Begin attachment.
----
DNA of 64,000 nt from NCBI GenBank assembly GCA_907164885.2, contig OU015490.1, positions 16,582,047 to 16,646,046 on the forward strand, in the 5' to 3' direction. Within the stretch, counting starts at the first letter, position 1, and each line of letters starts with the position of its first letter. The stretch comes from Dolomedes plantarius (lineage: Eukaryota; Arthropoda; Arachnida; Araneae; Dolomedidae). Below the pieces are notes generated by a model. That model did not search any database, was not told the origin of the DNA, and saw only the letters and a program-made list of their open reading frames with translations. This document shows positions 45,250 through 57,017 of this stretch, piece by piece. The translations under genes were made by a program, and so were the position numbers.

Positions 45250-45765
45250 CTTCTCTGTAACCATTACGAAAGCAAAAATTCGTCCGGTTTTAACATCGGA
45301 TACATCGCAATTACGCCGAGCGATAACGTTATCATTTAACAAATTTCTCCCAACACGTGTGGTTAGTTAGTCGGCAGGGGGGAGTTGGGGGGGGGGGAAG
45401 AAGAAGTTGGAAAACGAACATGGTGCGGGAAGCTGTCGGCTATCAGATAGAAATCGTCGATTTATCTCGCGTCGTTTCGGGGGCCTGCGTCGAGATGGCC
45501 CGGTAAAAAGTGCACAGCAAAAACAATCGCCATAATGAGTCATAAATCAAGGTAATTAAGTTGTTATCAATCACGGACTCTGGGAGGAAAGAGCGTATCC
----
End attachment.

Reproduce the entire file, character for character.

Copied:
DNA of 64,000 nt from NCBI GenBank assembly GCA_907164885.2, contig OU015490.1, positions 16,582,047 to 16,646,046 on the forward strand, in the 5' to 3' direction. Within the stretch, counting starts at the first letter, position 1, and each line of letters starts with the position of its first letter. The stretch comes from Dolomedes plantarius (lineage: Eukaryota; Arthropoda; Arachnida; Araneae; Dolomedidae). Below the pieces are notes generated by a model. That model did not search any database, was not told the origin of the DNA, and saw only the letters and a program-made list of their open reading frames with translations. This document shows positions 45,250 through 57,017 of this stretch, piece by piece. The translations under genes were made by a program, and so were the position numbers.

Positions 45250-45765
45250 CTTCTCTGTAACCATTACGAAAGCAAAAATTCGTCCGGTTTTAACATCGGA
45301 TACATCGCAATTACGCCGAGCGATAACGTTATCATTTAACAAATTTCTCCCAACACGTGTGGTTAGTTAGTCGGCAGGGGGGAGTTGGGGGGGGGGGAAG
45401 AAGAAGTTGGAAAACGAACATGGTGCGGGAAGCTGTCGGCTATCAGATAGAAATCGTCGATTTATCTCGCGTCGTTTCGGGGGCCTGCGTCGAGATGGCC
45501 CGGTAAAAAGTGCACAGCAAAAACAATCGCCATAATGAGTCATAAATCAAGGTAATTAAGTTGTTATCAATCACGGACTCTGGGAGGAAAGAGCGTATCC